(NewsNation) — Russia confirmed on Thursday for the first time that it is in negotiations with the U.S. over a possible prisoner swap that would result in freedom for WNBA star Brittney Griner and Marine Paul Whelan, per media reports.
Russian Foreign Ministry spokesman Ivan Nechayev said Thursday that exchange negotiations began after Foreign Minister Sergey Lavrov confirmed last week that Russia was willing to talk, the Washington Post reported.
“Instructions were given to authorized structures to carry out negotiations,” Nechayev told journalists in Moscow on Thursday, according to the newspaper. “They are being conducted by competent authorities.”
Last week, Griner was sentenced to nine years in prison by a Russian court for drug possession and smuggling after the athlete was detained in a Moscow airport with vape cartridges containing hashish oil.
Although she pleaded guilty, Griner said she had not intended to bring the banned substance to Russia. The Biden administration in May determined that Griner is being wrongfully detained. Meanwhile, Whelan, 52, was arrested at a hotel in Russia in 2018 on espionage charges that he and the U.S. government say are false.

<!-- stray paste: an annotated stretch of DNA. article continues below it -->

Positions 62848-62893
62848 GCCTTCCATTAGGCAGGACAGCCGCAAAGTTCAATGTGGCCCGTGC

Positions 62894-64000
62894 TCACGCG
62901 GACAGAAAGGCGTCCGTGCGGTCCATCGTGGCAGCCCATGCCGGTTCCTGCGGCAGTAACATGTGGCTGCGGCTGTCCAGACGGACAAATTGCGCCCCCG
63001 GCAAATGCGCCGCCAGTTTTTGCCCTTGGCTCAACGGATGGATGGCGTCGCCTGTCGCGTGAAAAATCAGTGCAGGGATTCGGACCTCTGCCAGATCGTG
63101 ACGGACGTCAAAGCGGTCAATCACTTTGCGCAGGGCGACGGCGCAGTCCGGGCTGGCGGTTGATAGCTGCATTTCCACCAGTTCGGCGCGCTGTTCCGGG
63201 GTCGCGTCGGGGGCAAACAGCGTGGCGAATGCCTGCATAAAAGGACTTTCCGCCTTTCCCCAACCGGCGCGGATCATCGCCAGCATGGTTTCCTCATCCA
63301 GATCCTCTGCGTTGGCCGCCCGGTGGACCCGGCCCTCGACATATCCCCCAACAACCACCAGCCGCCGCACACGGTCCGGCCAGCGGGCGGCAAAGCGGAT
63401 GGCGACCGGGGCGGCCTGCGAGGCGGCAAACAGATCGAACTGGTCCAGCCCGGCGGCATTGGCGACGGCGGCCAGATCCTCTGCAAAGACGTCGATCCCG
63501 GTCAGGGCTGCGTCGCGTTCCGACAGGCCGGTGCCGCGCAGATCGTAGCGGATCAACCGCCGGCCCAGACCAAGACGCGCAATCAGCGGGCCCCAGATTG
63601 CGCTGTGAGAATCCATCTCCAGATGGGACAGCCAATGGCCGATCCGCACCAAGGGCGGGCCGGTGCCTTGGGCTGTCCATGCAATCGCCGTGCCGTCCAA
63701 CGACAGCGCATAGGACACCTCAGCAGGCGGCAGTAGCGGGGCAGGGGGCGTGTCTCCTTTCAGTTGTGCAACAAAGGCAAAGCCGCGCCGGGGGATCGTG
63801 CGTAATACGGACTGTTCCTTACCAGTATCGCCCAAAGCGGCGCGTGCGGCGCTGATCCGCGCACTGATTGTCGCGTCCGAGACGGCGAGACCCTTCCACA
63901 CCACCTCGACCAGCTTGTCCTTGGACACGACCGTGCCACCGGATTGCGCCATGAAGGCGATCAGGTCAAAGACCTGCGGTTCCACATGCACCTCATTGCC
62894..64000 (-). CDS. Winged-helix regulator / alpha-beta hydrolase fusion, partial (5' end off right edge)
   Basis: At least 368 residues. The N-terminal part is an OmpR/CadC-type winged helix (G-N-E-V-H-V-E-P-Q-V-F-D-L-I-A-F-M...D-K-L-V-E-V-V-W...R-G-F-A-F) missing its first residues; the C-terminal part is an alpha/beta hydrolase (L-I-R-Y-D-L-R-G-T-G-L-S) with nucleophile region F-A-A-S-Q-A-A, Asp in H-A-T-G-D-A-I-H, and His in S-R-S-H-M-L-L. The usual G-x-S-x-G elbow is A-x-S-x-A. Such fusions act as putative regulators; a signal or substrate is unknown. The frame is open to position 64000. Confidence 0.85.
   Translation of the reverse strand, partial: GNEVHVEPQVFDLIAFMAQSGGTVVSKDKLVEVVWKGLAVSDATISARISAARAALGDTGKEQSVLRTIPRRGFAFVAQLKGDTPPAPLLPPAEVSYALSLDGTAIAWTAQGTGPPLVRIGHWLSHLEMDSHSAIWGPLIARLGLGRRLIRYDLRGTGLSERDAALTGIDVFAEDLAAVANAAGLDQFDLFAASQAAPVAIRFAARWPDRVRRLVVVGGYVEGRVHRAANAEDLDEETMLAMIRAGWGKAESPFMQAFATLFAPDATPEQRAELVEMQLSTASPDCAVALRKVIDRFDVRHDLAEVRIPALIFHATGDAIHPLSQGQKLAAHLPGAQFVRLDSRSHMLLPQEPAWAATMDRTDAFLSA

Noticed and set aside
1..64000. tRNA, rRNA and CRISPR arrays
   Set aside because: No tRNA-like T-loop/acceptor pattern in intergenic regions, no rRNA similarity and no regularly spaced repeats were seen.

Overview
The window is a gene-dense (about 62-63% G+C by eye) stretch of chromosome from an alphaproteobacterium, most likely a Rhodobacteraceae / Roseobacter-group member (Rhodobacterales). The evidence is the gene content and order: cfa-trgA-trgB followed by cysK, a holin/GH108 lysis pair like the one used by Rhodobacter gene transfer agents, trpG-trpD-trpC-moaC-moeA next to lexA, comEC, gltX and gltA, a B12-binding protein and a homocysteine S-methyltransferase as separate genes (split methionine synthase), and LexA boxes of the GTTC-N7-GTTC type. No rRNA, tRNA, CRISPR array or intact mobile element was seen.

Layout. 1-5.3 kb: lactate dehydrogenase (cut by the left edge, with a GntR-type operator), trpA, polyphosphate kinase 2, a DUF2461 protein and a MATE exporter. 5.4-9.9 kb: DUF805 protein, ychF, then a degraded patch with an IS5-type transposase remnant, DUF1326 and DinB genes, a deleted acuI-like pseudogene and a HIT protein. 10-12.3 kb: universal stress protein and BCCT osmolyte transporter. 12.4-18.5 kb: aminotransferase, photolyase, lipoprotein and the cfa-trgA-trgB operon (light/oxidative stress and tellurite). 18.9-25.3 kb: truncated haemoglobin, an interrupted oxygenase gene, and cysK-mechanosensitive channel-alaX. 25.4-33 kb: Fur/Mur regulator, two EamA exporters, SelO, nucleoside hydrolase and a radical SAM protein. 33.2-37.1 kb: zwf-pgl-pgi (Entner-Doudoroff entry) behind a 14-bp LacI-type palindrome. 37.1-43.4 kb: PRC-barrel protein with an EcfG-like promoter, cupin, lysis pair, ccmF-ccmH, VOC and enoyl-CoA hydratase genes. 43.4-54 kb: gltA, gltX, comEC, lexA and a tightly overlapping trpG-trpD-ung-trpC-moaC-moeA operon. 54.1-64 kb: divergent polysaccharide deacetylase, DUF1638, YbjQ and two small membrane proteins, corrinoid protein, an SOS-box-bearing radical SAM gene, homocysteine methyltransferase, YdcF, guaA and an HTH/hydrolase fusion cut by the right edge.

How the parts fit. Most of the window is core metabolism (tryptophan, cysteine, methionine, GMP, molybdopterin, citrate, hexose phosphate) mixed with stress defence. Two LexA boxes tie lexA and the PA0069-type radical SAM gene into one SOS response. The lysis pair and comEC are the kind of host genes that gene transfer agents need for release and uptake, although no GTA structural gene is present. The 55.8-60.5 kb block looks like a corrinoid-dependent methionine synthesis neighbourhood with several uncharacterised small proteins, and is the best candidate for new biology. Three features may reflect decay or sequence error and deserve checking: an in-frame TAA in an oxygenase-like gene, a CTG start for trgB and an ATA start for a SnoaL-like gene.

U.S. Secretary of State Antony Blinken has previously said officials offered a deal to Russia that would bring Griner and Whelan home. While Blinken did not offer details on the proposed deal, media reports suggest the Russian prisoner who would be swapped is convicted Russian arms trafficker Viktor Bout, known as the “Merchant of Death.” Bout was sentenced to 25 years in prison in 2012 on charges that he schemed to illegally sell millions of dollars in weapons.
“It means a lot to know for a fact rather than just to hope a concession was made by the U.S. government,” David Whelan, Paul’s brother, told NewsNation Thursday afternoon. “But until Paul’s on the plane home, I’m not really going to get my hopes up.”
State Department spokesman Vedant Patel said on a call with reporters the U.S. is laser-focused and committed to any American wrongfully detained and that freeing them is a top priority.
The Associated Press contributed to this report.
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